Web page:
Science has perhaps enabled women to press the snooze button on their biological clocks. A new, "potentially revolutionary" approach to IVF treatment gives women in their early 40s the same chance of pregnancy as those a decade younger, according to researchers at the American Society of Reproductive Medicine. Additionally, experts at the conference have decided to drop the "experimental" label from egg-freezing, declaring that the technique is now safe, effective, and standard.
There are two parts to this more successful IVF method. The first involves complete chromosomal screening (CCS), which checks that embryos have exactly 46 chromosomes—23 from each parent. While number errors can lead to chromosomal conditions like Down Syndrome, they're more likely to cause a miscarriage. Since by the time a woman is 40, 75% of her embryos are abnormal, this screening process can identify the healthy ones, and thus, her chances of successful implantation are "independent of her age," according to researchers. Some women, however, will never have healthy embryos, and the screening could save them the time, money, and heartache of further IVF attempts.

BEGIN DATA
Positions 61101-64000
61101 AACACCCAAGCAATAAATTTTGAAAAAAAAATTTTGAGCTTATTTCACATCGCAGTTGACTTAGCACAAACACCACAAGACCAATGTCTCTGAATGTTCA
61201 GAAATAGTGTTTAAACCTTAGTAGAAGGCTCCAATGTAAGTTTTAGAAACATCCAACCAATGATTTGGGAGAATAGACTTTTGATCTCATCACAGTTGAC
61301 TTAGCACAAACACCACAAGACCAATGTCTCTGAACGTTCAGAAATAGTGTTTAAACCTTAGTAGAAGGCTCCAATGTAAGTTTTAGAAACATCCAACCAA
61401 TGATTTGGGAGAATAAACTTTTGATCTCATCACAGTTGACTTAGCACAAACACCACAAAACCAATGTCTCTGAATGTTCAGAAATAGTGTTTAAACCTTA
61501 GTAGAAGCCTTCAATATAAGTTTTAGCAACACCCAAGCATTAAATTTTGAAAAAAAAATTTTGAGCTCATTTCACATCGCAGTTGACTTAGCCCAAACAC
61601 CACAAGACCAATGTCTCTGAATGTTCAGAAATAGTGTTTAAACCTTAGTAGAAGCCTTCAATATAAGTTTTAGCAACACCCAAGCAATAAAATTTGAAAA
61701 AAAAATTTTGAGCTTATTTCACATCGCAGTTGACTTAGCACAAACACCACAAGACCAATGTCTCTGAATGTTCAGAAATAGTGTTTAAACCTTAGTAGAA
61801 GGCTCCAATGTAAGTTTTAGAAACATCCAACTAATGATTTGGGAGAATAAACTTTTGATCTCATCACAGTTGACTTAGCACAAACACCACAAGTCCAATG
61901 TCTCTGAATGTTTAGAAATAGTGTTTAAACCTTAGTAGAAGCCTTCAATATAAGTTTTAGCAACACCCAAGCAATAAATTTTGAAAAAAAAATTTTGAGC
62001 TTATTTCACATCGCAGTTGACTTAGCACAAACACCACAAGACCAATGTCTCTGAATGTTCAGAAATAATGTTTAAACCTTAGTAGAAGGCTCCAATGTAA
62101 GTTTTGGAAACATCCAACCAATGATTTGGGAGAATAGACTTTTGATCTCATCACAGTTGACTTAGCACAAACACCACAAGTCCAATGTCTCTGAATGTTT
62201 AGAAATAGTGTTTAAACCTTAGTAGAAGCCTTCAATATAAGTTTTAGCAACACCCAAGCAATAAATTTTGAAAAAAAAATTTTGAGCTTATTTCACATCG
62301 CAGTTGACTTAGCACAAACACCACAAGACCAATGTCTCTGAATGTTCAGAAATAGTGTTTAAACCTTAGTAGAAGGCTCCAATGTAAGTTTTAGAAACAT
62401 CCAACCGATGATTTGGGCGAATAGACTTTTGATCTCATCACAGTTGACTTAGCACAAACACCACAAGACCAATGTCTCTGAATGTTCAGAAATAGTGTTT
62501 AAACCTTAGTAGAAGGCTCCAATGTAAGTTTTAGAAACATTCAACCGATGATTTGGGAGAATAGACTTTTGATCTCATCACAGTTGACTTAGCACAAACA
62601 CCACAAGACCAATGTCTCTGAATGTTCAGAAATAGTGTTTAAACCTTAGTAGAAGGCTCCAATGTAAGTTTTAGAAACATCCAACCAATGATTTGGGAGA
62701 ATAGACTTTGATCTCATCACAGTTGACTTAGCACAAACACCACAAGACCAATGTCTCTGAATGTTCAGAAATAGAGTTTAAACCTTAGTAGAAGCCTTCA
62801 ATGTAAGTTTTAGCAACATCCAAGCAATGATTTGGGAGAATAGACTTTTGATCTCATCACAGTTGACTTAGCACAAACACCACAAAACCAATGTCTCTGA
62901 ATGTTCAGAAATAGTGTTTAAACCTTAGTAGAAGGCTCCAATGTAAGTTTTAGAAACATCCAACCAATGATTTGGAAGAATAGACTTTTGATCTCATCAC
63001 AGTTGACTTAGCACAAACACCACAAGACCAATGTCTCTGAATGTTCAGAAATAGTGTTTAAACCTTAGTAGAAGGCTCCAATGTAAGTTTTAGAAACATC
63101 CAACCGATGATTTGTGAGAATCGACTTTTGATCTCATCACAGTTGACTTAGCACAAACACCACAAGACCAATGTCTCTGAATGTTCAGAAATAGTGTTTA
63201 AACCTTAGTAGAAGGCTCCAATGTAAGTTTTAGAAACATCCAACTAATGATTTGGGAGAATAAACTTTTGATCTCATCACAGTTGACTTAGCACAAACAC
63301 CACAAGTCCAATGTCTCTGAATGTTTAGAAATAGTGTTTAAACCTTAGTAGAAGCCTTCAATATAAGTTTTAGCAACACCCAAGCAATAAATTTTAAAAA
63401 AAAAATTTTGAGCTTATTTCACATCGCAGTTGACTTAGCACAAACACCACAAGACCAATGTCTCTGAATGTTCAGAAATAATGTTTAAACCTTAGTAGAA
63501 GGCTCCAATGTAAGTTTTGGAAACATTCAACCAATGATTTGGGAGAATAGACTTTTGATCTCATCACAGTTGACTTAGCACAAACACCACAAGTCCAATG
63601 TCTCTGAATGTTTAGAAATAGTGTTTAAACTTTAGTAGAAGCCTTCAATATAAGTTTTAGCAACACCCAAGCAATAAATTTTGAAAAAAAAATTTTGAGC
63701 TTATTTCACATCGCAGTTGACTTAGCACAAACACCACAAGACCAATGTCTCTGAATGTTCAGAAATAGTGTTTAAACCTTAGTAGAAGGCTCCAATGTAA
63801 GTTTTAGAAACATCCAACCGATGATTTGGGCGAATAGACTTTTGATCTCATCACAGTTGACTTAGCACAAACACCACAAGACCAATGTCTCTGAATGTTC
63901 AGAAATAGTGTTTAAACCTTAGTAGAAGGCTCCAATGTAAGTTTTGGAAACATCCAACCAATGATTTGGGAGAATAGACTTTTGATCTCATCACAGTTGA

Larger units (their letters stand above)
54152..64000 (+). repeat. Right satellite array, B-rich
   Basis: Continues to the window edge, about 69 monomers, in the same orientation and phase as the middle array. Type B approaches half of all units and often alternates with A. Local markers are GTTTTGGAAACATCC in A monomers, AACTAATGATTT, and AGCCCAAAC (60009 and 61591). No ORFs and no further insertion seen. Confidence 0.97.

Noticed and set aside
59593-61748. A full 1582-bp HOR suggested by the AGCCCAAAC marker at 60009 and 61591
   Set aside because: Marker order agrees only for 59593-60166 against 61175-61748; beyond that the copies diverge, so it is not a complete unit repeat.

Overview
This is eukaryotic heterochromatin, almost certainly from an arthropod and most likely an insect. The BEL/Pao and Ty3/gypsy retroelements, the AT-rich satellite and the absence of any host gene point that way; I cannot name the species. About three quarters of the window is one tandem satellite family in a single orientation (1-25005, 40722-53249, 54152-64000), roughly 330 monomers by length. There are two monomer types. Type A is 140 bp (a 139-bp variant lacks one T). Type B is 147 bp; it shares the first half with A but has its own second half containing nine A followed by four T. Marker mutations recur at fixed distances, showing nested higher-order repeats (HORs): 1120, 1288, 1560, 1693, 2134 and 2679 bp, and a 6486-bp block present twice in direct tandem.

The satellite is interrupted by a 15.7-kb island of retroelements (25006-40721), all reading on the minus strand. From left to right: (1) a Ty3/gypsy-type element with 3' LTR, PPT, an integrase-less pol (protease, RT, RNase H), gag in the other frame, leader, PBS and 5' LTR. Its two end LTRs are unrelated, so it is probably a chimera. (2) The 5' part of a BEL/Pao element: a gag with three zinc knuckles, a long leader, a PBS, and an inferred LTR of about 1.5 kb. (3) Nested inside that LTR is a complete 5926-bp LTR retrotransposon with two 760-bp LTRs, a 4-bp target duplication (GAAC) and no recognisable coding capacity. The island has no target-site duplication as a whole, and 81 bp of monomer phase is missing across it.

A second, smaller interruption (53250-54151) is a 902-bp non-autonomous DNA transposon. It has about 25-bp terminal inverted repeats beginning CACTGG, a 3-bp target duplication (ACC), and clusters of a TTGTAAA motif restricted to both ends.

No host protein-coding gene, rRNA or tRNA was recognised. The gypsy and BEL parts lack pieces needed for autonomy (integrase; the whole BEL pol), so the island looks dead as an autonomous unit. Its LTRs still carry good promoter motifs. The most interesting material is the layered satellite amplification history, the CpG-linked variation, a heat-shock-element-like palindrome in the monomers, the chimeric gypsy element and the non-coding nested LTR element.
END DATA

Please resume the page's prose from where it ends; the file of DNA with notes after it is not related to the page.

The second aspect of the method is using frozen instead of fresh embryos. A separate study earlier this year found that there is a higher success rate for pregnancy using frozen embryos, because waiting a month or two allows a woman's body to readjust and recover after receiving the hormone treatments used to harvest her eggs.